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NEW YORK ( TheStreet) -- The Federal Reserve isn't the deciding factor in our stock market anymore, Jim Cramer told his Mad Money viewers Tuesday. The deciding factors are growth and profits, and the U.S. has them in spades while everyone else doesn't.
Cramer said today's news U.S. GDP grew by 3.9%, the fastest back-to-back quarters in over three years, is proof the market's rally is backed by higher corporate profits and the fact that consumers feel wealthier, more secure and more confident.
All that wealth and confidence is great news for the economy, Cramer continued. It means more homes being built, more businesses being started and more people being hired. It also means the market's rally is self-sustaining despite the bears who have been saying for years that all would be lost once the Fed stopped its bond buying.
But for as good as things are here in the U.S., they're not that good overseas. That means international money continues to flow into stocks like Apple (AAPL) , a stock Cramer owns for his charitable trust, Action Alerts PLUS, because Apple still only trades at 15 times earnings even though shares are up 47% for the year.
Off the Charts
In the "Off The Charts" segment, Cramer went head to head with colleague Mark Sebastian over the chart of CBOE Volatility Index (VIX.X) to see what it might be telling us about the direction of the overall markets.
Sebastian noted that while the VIX remains at historically low levels and all of the volatility from a few weeks ago has vanished, the VIX still trades nearly two points higher than it did in June and July -- the last time the markets marched higher.
So why is there more fear now than over the summer? Sebastian felt that investors must still be worried an interest rate hike may be coming in mid-2015. But that's not going to happen, according to Sebastian. The dollar remains at multi-year highs while commodities from oil to corn to soy are at multi-year lows.
While top-line unemployment may be falling, the underlying metrics show many workers are only working part-time, leading to a total lack of wage inflation.
Sebastian felt the increase in the VIX is simply the markets lagging the latest thinking on interest rates. Once the market realizes rate hikes are not on the horizon, the VIX will fall, sending stocks even higher.
Cramer said he agreed with Sebastian's analysis.
Should You Buy Dave & Buster's?
Dave & Buster's currently operates 73 casual dining centers across the U.S. Cramer said investors can think of them as a Chuck E. Cheese for adults, with locations including a restaurant and bar as well as a gaming center that accounts for 50% of revenue.
Since 2011, Dave & Buster's has averaged 3% same-store sales growth at a time when most casual dining franchises deliver around 1.5%. In its most recent quarter the company posted 5.7% growth, with private parties and special events accounting for 12% of sales.
Management feels the chain could expand to 200 locations in the U.S., with another 50 overseas, leaving the company a lot of room for growth, Cramer said. The stock, however, trades at 26 times forward earnings with a PEG ratio of 1.3, making shares a little on the pricey side.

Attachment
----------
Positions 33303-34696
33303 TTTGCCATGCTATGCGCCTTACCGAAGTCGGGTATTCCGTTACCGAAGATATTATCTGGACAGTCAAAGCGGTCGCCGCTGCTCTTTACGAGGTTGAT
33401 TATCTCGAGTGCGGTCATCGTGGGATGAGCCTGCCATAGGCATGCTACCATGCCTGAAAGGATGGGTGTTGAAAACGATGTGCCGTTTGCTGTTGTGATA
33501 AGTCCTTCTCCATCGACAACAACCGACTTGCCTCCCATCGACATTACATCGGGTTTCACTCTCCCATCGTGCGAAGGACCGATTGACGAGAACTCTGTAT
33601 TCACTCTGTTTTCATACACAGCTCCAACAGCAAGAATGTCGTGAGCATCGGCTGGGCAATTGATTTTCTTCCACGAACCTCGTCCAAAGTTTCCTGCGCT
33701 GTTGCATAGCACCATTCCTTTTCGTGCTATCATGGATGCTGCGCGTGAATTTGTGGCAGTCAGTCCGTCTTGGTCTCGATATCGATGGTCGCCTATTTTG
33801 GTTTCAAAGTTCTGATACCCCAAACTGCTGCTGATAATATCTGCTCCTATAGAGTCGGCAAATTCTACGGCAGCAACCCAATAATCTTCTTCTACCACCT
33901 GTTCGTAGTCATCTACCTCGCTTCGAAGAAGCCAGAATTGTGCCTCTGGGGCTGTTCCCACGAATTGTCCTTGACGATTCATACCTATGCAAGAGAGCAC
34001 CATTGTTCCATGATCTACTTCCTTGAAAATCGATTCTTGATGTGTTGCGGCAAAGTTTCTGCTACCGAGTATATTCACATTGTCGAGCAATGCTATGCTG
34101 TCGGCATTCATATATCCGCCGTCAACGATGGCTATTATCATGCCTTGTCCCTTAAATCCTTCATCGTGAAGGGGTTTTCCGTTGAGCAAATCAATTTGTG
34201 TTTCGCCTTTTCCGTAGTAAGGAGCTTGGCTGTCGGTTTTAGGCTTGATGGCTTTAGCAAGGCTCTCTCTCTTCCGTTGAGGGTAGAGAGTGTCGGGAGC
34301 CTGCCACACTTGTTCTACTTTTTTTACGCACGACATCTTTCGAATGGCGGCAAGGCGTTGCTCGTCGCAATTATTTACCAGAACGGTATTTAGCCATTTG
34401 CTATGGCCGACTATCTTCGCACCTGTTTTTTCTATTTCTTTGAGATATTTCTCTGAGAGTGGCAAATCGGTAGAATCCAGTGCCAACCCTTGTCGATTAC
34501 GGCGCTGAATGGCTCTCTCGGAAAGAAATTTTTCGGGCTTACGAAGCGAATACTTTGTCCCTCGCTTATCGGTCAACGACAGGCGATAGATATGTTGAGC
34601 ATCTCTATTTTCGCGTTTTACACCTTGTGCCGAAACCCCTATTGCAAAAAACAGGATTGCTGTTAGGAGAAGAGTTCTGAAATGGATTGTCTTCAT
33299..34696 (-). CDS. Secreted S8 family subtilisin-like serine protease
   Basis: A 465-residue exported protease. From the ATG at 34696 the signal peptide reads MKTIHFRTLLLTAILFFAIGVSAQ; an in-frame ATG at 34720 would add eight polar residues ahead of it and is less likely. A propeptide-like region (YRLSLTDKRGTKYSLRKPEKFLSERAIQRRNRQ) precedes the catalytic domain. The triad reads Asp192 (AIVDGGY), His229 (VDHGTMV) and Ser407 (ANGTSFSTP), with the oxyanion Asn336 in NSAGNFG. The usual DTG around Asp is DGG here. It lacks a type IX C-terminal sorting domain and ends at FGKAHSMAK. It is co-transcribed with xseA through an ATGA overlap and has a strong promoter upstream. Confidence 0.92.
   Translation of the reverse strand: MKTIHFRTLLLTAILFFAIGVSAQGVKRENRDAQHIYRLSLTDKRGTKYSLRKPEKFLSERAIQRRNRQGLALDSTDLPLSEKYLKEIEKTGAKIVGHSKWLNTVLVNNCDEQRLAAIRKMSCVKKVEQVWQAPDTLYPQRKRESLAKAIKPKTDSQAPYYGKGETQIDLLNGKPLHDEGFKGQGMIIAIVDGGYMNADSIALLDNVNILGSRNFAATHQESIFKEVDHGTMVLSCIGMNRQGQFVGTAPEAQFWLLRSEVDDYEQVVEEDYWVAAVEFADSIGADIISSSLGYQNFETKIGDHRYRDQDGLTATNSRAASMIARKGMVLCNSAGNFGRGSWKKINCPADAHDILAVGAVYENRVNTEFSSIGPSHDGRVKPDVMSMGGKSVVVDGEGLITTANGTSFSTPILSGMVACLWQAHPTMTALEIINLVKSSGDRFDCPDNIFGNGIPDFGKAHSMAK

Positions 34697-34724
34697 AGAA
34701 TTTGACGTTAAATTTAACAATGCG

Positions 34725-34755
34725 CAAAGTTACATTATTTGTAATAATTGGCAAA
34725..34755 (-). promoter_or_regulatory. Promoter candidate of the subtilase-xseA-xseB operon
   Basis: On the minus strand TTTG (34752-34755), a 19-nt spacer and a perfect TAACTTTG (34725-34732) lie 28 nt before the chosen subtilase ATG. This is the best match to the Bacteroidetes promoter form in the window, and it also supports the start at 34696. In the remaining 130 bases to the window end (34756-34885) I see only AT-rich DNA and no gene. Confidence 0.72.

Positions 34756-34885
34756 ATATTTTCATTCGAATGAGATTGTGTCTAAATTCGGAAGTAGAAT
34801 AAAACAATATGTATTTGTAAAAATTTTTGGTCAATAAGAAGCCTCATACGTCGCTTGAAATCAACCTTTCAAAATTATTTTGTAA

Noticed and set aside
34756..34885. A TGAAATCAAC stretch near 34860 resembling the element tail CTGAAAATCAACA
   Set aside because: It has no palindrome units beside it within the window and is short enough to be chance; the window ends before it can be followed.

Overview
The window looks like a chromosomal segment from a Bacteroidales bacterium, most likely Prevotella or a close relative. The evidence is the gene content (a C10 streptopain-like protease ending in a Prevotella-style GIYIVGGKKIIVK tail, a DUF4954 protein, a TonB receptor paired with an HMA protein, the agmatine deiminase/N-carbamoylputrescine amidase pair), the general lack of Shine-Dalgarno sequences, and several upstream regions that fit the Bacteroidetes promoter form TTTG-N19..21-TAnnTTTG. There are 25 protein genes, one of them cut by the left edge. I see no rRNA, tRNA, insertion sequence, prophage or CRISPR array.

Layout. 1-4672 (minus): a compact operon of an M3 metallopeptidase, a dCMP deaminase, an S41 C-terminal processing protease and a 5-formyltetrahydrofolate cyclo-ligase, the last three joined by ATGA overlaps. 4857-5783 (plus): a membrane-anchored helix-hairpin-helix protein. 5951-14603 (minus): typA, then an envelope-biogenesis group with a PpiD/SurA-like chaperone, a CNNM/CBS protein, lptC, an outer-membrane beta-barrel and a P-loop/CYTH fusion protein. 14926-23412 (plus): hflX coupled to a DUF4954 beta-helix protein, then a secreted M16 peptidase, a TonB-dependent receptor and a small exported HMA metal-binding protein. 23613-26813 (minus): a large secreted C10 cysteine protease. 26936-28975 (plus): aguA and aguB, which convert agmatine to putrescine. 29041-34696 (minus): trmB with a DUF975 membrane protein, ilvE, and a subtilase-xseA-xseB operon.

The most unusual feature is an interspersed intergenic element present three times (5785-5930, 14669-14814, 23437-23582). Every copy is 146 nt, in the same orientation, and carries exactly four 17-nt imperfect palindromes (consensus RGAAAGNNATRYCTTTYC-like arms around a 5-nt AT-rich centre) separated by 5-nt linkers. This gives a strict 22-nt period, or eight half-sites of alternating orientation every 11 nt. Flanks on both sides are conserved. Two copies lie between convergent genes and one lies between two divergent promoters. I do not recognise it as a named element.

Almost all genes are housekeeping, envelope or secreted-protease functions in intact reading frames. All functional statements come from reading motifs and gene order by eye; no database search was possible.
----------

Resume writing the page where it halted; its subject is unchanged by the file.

Cramer said Dave & Buster's is worth owning going into the end of the year, but only using limit orders to buy on weakness.
Executive Decision: Irwin Simon
For his "Executive Decision" segment, Cramer sat down with Irwin Simon, chairman, president and CEO of Hain Celestial (HAIN) , a stock that's jumped 13% since Cramer last checked in three months ago.
Simon said consumers continue to demand more healthy and organic food, which is why Hain expects to sell 1.5 million organic turkeys this Thanksgiving. He said Hain has never seen demand so strong.
When asked about changing consumer tastes, Simon said consumers want to know what they're eating and they're willing to pay a little bit more for better options. Consumers don't want processed foods or sodium or high fructose corn syrup, they want the kinds of products Hain offers every day.
Is Hain worried about competition? Simon said absolutely not. Hain can't change the way the world eats all by itself, he continued. Everyone needs to get involved and spread the word.
Cramer said Hain remains a terrific stock investors need to consider.
No Huddle Offense
In his "No Huddle Offense" segment, Cramer pondered whether $75-a-barrel oil is the sweet spot where supply and demand are finally in balance.
Cramer said it's clear that domestic demand for oil is on the rise, while everywhere else in the world its declining. That increased U.S. demand is being fed by a constant uptick in U.S. production, which will likely result in the U.S. importing just one million barrels a day from OPEC, down from over 5.5 million barrels just six years ago.
And what about OPEC? Cramer said the member nations can't support lower prices for long, so a production cut will have to happen soon, putting a floor under the price of oil.
Many bears feel lower gasoline prices are only a blip, but Cramer said the data do not support that. Even at $75 levels it's still economical for our oil shale revolution to continue, and that means great things for the U.S. economy.
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-- Written by Scott Rutt in Washington, D.C.
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